Developing three vaccines against COVID-19 in a relatively short amount of time was monumental. But what might end up being equally Herculean: convincing everyone to get vaccinated.
Studies show that Americans have varying levels of hesitancy about receiving a COVID-19 shot depending upon their ethnic background, geographical location, and political affiliation, among other factors. Add in rampant misinformation surrounding the vaccines, and it becomes difficult to educate patients and help them discern fact from fiction.
Pharmacists, though, are in a prime position to ease patients’ concerns. They are among the most accessible professionals of the healthcare team and highly trusted, consistently achieving high rankings in public confidence polls. And as drug experts, they have an opportunity to advance patients’ knowledge and understanding of the vaccines’ safety and efficacy. When speaking with patients, it could help to keep these three main points about the vaccines in mind.
1. The COVID-19 vaccines underwent a rigorous testing process.
The speed with which the vaccines were created does not mean they were developed haphazardly. Scientists had been studying related coronaviruses for years and put that knowledge to use when making the COVID-19 vaccines. They were rigorously tested through a series of human clinical trials, which included tens of thousands of study participants. And the vaccines underwent further evaluation for distribution via FDA’s Emergency Use Authorization process. Even now the vaccines are still being analyzed through post-authorization monitoring.
2. It’s better to reach herd immunity through vaccination rather than infection.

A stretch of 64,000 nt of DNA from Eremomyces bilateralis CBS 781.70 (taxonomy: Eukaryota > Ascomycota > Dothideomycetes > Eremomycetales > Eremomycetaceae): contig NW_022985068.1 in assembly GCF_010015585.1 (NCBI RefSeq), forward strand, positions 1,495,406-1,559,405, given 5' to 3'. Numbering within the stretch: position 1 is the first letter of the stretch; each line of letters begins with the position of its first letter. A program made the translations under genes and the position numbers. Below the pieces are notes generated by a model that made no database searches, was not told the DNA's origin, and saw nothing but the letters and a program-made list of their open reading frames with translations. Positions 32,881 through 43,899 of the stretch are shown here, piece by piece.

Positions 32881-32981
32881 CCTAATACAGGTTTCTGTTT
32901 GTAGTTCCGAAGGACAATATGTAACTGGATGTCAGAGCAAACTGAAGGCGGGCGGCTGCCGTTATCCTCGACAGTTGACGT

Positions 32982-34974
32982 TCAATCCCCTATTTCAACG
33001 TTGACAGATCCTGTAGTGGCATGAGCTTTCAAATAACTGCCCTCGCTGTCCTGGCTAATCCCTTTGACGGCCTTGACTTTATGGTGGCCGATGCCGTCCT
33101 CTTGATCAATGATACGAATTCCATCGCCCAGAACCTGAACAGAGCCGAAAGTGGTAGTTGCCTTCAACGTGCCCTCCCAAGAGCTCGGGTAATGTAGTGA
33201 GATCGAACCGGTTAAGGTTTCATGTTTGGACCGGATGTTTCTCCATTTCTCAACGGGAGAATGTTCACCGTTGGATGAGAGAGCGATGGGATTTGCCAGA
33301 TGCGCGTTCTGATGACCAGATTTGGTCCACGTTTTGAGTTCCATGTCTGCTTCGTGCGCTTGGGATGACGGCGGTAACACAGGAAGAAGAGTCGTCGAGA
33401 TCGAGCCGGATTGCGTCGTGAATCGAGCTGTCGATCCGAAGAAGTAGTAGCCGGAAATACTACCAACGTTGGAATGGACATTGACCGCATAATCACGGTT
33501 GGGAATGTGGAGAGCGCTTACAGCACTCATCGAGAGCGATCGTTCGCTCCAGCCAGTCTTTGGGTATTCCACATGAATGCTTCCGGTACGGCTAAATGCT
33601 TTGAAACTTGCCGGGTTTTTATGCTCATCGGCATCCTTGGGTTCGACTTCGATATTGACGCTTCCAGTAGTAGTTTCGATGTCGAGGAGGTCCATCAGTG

First, risking COVID-19 infection is dangerous and a surefire way to increase the devastation the virus has already wrought. We still don’t fully understand why some who are infected are asymptomatic while others are hospitalized or die. In addition, long term complications from the infection are just now beginning to be studied. Immunization not only lessens the risk of severe illness, but it also protects those who cannot get vaccinated, such as the immunocompromised. Learn more about herd, or “community” immunity here.
3. The vaccines are safe and they work.
As noted above, misconceptions run amok about the COVID-19 vaccines (for example, none of them will make you sick with coronavirus or alter your DNA). You can also assure patients that each vaccine has a high efficacy rate, both against symptomatic and severe infection. And if you’ve gotten vaccinated, share your story. People report they are more likely to get vaccinated if someone they know and trust has already done so.
NABP recently reaffirmed its confidence in the COVID-19 vaccines and continually updates information for health care providers and consumers. If the pandemic has taught us anything, it’s that facts really do matter, and sharing knowledge can save lives. Maybe a mass vaccination effort does not have to be so Herculean after all.